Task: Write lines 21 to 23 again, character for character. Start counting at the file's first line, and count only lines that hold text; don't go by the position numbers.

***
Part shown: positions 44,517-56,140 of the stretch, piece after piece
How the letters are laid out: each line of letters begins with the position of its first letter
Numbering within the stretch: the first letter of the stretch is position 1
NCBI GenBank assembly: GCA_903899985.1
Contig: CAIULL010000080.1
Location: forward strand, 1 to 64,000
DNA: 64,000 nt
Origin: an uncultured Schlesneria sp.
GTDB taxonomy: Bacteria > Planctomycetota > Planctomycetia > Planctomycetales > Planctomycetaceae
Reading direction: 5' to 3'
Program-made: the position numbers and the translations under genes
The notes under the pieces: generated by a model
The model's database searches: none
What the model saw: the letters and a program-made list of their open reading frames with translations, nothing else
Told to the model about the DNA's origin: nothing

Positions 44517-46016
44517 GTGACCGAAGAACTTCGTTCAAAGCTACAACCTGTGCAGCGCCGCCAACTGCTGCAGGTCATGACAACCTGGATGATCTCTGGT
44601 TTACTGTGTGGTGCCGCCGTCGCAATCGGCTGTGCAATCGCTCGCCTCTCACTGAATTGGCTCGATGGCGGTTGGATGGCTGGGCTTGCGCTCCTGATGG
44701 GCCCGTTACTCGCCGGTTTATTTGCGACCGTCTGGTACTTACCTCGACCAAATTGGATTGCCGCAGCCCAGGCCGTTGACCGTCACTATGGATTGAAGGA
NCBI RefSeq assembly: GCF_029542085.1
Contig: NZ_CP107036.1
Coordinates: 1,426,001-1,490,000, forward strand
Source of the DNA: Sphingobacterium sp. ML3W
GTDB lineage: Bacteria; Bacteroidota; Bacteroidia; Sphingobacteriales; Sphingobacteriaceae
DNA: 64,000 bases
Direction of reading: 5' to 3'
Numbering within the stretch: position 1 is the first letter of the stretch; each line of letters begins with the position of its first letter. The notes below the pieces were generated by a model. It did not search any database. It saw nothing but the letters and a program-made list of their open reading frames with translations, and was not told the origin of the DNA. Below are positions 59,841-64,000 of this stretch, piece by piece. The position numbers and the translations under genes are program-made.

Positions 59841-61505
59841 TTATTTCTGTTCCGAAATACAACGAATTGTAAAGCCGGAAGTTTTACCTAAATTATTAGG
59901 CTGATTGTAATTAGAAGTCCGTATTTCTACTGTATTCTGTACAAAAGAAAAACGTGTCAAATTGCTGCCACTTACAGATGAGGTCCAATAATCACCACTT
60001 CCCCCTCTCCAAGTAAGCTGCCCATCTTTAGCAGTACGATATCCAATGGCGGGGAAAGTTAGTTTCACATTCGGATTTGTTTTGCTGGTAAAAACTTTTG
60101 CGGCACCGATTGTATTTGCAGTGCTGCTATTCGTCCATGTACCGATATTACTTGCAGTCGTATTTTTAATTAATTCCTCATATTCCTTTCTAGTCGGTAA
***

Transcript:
Contig: NZ_CP107036.1
Coordinates: 1,426,001-1,490,000, forward strand
Source of the DNA: Sphingobacterium sp. ML3W